My new best friends for formatting e-books

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So today, I finally got around to converting Diary of a Penguin-napper into a suitable format to upload to both Smashwords and Amazon (for them to then turn into an e-book).  I have to say going through the conversion process has been something that I have been avoiding because:

  • From what I’d read, it sounded like it was going to be very hard.
  • There are words like ‘Meatgrinder’ involved.
  • My book has about 30 pictures in it, which I had been led to believe were going to cause me a whole world of e-book formatting pain.

And yet, it is something that had to happen so that the zillions of people with Kindles, Kobos, Sony Readers, iPads, etc etc etc can enjoy my book too.  Not to mention the affordability factor that comes with the e-book format rather than POD paperbacks.

Anyway, this morning, I decided that today was the day to stop avoiding it and just do it.

In total, it took me approximately 3 and a half hours to go from paperback formatting to a Word document that could then happily be converted by the Smashwords Meatgrinder into ePub (and about 7 other formats) and for Amazon KDP to convert it for Kindle.

It would have taken me significantly longer, however, if I hadn’t had my two new best friends to help:undefined

1. Catherine Ryan Howard’s Self-Printed 2.0
If you have read any of my other posts, you will know that Catherine’s Self-Printed is pretty much my bible when it come to all things self-publishing.  The e-book formatting section is pretty much foolproof as long as you follow Catherine’s step-by-step instructions, including starting with a large coffee and the parts where she anticipates the ridiculous things you really reeeeeally want to do along the way but shouldn’t.  Her humour stopped me from pulling my hair out at several points along the way this morning.

2. Mark Coker’s Smashwords Style Guide
If you want your book to survive the Meatgrinder and not to be turned “into hamburger” you really should take a look at this free e-book before you get started.  It is extremely detailed and contains a lot of screen shots to support the information.  I found some aspects a bit tricky because Word on my Mac is a bit different to the version in the screenshots, but between Catherine’s book and this one, I managed to get all problems resolved.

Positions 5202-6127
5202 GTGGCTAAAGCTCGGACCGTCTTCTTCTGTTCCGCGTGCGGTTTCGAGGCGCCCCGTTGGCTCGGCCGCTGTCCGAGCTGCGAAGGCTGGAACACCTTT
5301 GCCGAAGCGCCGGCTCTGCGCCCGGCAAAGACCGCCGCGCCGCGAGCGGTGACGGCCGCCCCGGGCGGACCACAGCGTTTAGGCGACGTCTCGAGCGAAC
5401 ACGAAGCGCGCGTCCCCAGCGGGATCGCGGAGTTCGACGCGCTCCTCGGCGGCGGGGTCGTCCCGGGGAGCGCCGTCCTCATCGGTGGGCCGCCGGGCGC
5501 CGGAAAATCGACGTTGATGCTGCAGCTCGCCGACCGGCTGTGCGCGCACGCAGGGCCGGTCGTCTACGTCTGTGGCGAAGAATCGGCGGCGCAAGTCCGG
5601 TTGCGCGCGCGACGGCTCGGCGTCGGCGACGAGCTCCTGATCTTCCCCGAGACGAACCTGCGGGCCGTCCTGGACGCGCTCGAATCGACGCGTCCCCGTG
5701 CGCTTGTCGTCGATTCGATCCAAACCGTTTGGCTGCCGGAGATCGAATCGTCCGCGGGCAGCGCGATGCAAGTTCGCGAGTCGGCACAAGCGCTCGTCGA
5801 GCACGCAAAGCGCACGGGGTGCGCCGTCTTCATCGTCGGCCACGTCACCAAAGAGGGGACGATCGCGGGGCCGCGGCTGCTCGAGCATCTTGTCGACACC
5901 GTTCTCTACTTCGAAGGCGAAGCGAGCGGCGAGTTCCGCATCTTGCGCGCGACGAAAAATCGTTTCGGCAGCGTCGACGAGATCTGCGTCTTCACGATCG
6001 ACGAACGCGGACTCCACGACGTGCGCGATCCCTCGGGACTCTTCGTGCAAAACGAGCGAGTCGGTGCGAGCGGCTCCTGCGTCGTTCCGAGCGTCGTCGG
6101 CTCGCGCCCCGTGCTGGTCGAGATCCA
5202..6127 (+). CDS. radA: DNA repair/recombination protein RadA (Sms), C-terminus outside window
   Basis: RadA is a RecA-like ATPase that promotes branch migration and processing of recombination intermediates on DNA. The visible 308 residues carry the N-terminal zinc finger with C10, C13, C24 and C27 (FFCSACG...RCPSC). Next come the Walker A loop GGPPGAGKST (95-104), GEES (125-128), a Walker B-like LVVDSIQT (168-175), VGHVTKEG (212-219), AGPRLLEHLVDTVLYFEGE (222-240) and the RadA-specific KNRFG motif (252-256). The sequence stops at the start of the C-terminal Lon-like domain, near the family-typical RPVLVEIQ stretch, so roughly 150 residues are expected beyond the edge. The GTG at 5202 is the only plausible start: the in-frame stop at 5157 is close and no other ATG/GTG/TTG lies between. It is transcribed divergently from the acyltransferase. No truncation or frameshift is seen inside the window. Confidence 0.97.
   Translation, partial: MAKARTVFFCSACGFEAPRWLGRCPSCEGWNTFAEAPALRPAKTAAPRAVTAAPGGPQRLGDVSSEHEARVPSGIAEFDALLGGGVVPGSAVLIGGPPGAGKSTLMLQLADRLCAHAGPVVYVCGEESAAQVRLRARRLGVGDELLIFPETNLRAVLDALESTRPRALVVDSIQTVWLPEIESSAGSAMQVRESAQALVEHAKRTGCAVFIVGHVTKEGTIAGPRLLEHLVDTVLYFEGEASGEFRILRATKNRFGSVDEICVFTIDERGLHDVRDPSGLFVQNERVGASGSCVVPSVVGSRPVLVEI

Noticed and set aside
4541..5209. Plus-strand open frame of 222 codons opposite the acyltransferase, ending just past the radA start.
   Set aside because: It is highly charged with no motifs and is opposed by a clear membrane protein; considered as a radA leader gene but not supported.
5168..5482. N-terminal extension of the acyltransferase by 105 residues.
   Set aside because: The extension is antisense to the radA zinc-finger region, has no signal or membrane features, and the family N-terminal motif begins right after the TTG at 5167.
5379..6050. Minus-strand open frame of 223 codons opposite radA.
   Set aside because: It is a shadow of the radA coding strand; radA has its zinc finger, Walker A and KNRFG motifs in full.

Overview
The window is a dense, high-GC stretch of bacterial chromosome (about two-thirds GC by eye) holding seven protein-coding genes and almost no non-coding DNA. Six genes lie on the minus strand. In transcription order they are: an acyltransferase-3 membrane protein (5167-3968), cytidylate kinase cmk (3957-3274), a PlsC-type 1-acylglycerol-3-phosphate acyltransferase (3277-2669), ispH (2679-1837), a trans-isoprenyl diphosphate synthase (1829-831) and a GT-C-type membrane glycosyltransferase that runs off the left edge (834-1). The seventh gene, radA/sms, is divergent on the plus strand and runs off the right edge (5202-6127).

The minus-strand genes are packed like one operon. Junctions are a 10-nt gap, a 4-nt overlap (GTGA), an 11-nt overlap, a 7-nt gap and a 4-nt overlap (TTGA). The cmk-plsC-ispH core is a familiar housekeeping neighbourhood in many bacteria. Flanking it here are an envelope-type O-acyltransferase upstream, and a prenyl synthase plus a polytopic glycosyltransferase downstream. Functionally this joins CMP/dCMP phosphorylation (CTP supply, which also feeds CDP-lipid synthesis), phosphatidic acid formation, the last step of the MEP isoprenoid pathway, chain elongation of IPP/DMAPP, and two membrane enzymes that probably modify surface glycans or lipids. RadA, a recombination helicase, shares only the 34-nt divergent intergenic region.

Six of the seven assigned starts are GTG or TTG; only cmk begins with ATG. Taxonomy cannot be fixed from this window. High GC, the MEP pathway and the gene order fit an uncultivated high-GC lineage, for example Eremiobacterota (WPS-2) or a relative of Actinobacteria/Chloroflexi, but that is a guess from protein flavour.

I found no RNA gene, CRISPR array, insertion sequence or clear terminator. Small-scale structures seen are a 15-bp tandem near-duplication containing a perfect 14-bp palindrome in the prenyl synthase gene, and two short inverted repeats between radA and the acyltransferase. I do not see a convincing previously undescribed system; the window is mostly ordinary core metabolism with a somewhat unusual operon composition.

And what problems did I encounter?  Well, I decided that I would take on Smashwords first because they also do Kindle formatting, so I figured that if I could get past the Kindle formatting checkbox on the Meatgrinder, then my book would format ok when I uploaded it to Amazon KDP.  There were two issues that were picked up by Smashwords in the formatting process:

(a) I chose the wrong e-book cover file to upload and ended up with one that too low resolution to be included in the Premium Catalogue.  I eventually worked out how to upload the new cover and my title is now being considered for the Premium Catalogue (which is what I wanted for greater distribution opportunities).

(b) Due to the number of pictures in my interior, the entire interior file ended up being too large.  This was a bit of a hassle, but I eventually rectified this by opening the pictures in Photoshop and changing their DPI from 300 down to 96 (which is the DPI recommended as being ok by the Smashwords Style Guide).  I only had to change about half of them to get my file size down to under 5MB.

Once I’d fixed those two issues, there didn’t seem to be a problem uploading my Kindle version to Amazon KDP (Well, so far, anyway!)  Fingers crossed, it will all be uploaded converted and sorted ready for the launch of Diary of a Penguin-napper on November 15! (Eeek! So close!)

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